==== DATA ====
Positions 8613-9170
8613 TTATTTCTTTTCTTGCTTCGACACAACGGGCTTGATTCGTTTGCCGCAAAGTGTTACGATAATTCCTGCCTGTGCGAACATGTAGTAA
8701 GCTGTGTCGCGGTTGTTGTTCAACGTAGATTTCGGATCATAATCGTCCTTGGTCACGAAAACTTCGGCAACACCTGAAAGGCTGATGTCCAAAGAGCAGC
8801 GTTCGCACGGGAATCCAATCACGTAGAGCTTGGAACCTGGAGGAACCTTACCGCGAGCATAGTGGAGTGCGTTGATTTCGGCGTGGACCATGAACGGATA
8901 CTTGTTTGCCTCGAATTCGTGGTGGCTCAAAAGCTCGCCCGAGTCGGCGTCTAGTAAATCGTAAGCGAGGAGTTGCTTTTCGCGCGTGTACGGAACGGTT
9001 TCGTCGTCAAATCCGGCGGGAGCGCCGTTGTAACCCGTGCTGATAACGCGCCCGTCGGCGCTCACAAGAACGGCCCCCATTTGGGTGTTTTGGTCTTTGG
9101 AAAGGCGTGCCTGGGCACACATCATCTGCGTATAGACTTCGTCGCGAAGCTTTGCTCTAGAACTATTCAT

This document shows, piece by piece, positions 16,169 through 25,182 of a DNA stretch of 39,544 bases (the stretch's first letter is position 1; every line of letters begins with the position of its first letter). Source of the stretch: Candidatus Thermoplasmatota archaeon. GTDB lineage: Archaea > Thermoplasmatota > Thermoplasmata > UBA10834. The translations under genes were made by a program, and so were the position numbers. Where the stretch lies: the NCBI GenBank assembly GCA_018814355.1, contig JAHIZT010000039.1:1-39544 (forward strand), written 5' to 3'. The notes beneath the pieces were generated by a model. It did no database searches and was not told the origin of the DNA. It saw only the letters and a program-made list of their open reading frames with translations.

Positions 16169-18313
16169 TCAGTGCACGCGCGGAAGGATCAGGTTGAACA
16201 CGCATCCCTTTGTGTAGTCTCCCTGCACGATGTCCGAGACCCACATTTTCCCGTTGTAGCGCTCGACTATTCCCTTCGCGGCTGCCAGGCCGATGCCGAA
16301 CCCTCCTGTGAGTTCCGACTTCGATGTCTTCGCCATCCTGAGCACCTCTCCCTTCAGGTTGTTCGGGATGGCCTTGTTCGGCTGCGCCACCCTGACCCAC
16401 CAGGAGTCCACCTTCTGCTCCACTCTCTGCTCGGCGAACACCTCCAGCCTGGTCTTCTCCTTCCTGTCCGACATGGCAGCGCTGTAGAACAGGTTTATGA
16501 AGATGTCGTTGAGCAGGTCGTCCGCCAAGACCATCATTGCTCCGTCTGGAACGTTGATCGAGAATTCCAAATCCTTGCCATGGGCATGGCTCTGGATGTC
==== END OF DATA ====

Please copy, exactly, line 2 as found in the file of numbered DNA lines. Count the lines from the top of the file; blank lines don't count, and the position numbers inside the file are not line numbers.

8613 TTATTTCTTTTCTTGCTTCGACACAACGGGCTTGATTCGTTTGCCGCAAAGTGTTACGATAATTCCTGCCTGTGCGAACATGTAGTAA